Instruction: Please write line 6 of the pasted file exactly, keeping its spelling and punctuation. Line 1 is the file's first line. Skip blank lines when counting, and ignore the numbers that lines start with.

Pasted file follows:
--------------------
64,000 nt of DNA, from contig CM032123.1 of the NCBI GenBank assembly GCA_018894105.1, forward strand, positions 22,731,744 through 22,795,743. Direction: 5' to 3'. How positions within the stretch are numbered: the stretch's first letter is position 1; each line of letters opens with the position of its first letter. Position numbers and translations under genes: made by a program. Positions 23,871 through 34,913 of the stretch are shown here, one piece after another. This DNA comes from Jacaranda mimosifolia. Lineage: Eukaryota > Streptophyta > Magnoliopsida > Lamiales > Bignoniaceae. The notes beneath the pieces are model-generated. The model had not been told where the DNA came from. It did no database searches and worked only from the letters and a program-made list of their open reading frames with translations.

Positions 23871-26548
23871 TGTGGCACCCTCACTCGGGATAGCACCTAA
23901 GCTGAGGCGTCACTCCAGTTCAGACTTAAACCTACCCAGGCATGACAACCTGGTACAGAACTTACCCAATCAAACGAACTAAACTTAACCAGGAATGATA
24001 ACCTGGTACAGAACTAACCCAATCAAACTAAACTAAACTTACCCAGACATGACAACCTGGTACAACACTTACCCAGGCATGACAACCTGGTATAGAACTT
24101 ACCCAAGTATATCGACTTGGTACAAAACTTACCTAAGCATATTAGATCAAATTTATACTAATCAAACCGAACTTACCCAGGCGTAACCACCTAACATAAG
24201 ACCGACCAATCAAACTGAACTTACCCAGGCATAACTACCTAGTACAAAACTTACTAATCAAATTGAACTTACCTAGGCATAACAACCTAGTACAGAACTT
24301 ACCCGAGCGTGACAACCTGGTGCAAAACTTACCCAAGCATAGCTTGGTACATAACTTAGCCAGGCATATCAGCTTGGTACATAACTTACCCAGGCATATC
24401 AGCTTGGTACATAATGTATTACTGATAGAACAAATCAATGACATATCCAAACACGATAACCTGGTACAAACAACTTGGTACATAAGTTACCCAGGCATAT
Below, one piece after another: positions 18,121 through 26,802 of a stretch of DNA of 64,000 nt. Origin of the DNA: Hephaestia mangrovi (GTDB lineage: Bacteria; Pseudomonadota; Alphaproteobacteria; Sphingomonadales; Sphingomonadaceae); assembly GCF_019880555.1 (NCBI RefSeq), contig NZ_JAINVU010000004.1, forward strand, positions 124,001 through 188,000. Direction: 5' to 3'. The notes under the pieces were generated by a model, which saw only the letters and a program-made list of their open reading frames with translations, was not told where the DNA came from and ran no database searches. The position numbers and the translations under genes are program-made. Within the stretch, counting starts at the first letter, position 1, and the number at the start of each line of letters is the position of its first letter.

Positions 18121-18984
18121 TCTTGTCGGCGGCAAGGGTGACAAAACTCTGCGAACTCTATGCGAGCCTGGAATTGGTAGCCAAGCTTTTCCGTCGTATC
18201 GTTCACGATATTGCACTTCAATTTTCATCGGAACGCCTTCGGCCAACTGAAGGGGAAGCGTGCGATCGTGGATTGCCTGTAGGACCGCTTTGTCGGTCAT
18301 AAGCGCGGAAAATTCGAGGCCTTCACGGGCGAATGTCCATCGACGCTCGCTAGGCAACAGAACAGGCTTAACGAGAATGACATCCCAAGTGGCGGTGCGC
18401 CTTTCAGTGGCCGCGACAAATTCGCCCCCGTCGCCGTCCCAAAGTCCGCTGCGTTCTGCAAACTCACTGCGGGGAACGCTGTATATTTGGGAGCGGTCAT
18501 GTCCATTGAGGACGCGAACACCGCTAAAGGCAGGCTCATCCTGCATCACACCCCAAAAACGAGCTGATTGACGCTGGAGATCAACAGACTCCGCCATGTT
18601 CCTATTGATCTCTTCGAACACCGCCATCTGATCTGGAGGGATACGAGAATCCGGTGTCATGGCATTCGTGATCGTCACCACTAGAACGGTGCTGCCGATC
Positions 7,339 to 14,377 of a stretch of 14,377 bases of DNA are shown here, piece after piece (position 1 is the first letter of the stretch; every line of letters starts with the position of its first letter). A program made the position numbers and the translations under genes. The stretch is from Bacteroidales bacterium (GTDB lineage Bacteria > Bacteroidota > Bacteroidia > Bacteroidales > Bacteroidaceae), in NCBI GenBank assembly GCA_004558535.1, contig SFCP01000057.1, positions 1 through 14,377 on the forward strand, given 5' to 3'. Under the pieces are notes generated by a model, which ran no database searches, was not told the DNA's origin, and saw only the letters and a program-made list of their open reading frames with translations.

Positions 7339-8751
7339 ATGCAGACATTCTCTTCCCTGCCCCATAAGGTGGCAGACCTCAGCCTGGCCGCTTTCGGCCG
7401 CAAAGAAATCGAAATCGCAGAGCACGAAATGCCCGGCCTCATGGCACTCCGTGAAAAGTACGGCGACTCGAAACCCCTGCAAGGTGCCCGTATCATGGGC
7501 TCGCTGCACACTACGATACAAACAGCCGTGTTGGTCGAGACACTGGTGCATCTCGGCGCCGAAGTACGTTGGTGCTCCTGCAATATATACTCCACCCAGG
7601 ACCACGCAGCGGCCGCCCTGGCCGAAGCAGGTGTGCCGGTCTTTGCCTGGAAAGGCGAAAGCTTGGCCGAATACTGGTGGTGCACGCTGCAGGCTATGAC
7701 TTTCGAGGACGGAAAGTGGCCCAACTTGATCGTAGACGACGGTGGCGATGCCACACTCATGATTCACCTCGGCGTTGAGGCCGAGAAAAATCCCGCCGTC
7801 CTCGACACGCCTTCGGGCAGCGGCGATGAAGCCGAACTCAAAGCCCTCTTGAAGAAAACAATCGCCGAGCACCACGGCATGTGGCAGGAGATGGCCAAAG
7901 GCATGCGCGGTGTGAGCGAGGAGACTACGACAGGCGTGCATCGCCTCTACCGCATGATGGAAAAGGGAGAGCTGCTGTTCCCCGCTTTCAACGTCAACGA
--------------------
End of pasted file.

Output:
24101 ACCCAAGTATATCGACTTGGTACAAAACTTACCTAAGCATATTAGATCAAATTTATACTAATCAAACCGAACTTACCCAGGCGTAACCACCTAACATAAG